The Social Media Divide: Online social networking habits of young males and the possible influences on wellbeing and help seeking behaviour

Presentation First Author: 
Paul Best

Are the effects of social media technology good, bad or neutral? In recent times a growing body of academic research has been devoted to answering this question. As the largest consumer of social media technologies, young people likely to be particularly vulnerable to its effects. While early studies warned of increased social isolation, in more recent times a gradual softening in opinion has produced a wide range of social media advocates. From practitioners to parents, the social media divide is a current and pertinent issue relevant to the mental wellbeing of young people. This presentation seeks to deviate from rather sterile positives vs. negatives of social media research by focusing on the experiences of the young people who use them. What are the supportive roles (if any) of online friends? Is online technology used to seek out stigmatising health information? And can social media technology be used to promote ehealth initiatives? These are some of the questions that this research study seeks to help answer. The presentation will report the preliminary findings of a mixed method project with over 500 male young people aged 14 - 16 years in Northern Ireland. Current issues regarding male mental health have provided the impetus for the current research. This currently under-represented age group within the literature provides a unique opportunity to uncover the networking habits of a generation that has grown up with social media technology. The mixed method design involved two distinct phases; (1) Social Media and Wellbeing Survey (n= 527) and (2) Focus Group Interviews (n= 8). During Phase 1 the authors combined questions on social media usage, online friendships and online health seeking with validated instruments measuring mental well-being and self-efficacy. These areas were then explored in more depth during focus group sessions with a total of 48 individuals. Phase 1 results reported that over one third of respondents had spoken to online friends about personal problems. A statistically significant positive correlation (p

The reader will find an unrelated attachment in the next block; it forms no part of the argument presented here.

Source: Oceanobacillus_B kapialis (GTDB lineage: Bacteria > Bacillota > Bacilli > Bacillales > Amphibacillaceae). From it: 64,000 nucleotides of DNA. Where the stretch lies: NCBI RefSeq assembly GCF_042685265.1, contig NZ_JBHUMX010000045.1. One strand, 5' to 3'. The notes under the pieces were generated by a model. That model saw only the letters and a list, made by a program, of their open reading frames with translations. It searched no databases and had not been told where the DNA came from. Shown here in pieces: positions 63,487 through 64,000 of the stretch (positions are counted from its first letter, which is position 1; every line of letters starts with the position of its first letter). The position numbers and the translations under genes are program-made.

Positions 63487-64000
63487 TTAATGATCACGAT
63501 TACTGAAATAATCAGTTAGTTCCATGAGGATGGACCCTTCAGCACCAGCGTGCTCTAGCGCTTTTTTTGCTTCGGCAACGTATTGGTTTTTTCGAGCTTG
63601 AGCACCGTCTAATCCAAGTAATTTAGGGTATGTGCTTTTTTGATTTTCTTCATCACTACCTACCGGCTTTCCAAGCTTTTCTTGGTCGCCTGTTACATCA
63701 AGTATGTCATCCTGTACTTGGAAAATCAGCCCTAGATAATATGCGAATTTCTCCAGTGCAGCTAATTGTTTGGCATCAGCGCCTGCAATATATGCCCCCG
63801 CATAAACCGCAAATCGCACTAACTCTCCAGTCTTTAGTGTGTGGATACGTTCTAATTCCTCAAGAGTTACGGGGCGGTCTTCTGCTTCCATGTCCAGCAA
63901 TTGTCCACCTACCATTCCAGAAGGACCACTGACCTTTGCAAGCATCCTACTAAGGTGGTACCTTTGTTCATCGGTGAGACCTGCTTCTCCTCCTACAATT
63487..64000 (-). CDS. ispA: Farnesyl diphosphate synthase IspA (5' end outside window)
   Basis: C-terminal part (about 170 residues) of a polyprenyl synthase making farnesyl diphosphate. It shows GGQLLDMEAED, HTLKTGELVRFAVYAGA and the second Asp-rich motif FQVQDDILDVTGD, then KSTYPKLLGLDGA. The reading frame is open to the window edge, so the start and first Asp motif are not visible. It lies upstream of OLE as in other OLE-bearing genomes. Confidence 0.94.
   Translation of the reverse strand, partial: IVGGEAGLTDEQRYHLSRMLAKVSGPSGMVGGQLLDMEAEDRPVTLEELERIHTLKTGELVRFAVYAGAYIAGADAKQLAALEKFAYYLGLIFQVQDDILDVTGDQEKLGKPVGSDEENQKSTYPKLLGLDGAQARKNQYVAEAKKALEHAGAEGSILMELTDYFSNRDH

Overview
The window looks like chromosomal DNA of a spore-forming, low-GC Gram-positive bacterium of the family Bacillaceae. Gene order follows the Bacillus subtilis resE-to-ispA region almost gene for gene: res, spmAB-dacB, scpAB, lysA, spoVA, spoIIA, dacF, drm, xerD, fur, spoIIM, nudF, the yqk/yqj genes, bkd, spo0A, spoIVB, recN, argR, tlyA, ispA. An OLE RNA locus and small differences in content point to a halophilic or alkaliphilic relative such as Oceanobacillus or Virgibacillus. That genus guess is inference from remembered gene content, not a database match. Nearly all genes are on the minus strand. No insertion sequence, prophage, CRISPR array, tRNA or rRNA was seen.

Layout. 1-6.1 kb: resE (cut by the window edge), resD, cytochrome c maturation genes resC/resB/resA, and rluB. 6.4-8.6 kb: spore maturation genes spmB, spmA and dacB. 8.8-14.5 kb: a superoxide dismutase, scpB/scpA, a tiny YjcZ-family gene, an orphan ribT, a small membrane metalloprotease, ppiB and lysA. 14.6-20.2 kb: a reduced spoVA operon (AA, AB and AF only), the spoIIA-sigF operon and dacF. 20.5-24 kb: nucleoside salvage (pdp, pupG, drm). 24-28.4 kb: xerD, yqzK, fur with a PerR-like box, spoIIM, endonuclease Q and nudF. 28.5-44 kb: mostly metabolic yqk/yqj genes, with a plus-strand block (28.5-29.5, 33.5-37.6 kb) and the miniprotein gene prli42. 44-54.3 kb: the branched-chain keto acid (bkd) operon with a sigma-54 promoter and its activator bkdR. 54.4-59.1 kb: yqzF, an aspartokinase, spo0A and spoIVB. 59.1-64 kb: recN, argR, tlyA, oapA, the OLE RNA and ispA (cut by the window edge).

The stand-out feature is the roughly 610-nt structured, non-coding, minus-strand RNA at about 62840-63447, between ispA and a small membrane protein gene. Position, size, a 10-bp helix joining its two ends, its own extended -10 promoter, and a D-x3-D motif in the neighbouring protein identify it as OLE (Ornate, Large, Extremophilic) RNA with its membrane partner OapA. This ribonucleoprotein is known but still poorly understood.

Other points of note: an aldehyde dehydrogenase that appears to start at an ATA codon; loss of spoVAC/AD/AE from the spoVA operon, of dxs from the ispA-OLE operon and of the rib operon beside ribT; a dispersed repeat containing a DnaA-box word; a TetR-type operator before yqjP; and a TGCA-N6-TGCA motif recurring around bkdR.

Conference Name: 
Presentation Date: 
November, 2013
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